There is no universally applied temperature for the cargo hold on commercial passenger planes, but they are typically heated by the warm air exiting the main cabin, so should, in theory, remain above freezing for the duration of each flight. However, planes come in a variety of shapes and sizes, different companies apply different practices, and different types of flights have their own protocols, so temperatures do vary, and, in practice, can range from 7°C (45°F) to 13°C (55°F), with bulk areas (where animals are carried) sometimes reaching more than 18°C (64°F).
There can be further variation in temperature throughout a cargo hold depending on placement, location, time at altitude, and the duration of the flight. Data loggers used to record temperatures have found that they can reach as low as minus 7°C (19°F) during international flights above the ocean, where the outside temperature at 30,000 feet can average minus 44.6°C (minus 48°F).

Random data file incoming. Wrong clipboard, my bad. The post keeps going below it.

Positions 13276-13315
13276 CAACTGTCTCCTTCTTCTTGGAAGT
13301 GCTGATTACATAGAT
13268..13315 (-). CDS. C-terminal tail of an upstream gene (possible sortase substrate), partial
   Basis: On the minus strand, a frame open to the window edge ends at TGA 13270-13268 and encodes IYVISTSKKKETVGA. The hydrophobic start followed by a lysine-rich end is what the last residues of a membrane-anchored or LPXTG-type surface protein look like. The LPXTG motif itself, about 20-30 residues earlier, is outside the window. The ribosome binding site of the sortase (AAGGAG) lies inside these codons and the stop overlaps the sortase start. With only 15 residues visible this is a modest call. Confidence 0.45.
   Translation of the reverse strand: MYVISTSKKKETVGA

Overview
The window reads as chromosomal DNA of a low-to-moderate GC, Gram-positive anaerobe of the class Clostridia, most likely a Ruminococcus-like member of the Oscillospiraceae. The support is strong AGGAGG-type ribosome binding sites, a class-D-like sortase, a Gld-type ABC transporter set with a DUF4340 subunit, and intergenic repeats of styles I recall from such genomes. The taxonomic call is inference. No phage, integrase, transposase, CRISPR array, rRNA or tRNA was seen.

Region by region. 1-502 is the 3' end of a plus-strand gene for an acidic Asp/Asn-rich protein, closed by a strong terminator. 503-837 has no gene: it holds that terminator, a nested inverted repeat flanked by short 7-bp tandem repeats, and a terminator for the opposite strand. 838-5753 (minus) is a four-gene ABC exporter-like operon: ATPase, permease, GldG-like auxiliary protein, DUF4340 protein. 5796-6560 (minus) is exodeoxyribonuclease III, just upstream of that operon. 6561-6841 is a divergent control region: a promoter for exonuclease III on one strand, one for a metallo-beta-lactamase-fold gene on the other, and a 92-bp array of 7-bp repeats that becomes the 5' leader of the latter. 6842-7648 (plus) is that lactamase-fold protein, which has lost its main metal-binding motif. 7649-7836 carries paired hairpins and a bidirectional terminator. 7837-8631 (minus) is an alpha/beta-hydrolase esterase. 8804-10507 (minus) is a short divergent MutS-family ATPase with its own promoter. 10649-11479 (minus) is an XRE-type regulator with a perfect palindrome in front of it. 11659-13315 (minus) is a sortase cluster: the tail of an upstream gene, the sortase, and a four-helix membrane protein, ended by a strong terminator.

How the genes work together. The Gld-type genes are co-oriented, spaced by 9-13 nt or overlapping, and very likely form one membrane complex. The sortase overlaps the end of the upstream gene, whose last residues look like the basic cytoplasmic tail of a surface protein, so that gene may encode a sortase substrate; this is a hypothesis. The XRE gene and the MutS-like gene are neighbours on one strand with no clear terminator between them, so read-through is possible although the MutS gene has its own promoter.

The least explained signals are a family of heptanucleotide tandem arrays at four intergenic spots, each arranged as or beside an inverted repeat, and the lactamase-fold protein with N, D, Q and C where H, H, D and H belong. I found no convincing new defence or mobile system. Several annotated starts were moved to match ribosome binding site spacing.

The greatest vulnerability to temperature extremes occurs on the airport tarmac, where goods may be left for extended periods during loading and unloading. This can result in hookworm larvae dying from the cold during the winter months, or from excessive heat in the summer, when the walls of aircraft containers can increase by more than 20°C (68°F) above the ambient air temperature due to exposure to solar radiation during ramp transfers.
Outside post boxes are another potential death trap for NA larvae, so, if you have one of these, arrange for winter shipments to be delivered to an alternative, heated location, or temporarily rent a PO Box.
Providers will usually make good any losses incurred during shipping.
- Hookworm larvae storage and survival (For details about the temperature tolerance of hookworms).
Additional advice is available from naturopathic physicians, a medical doctor, a specialist nurse and a health coach, all of whom have extensive experience with helminthic therapy.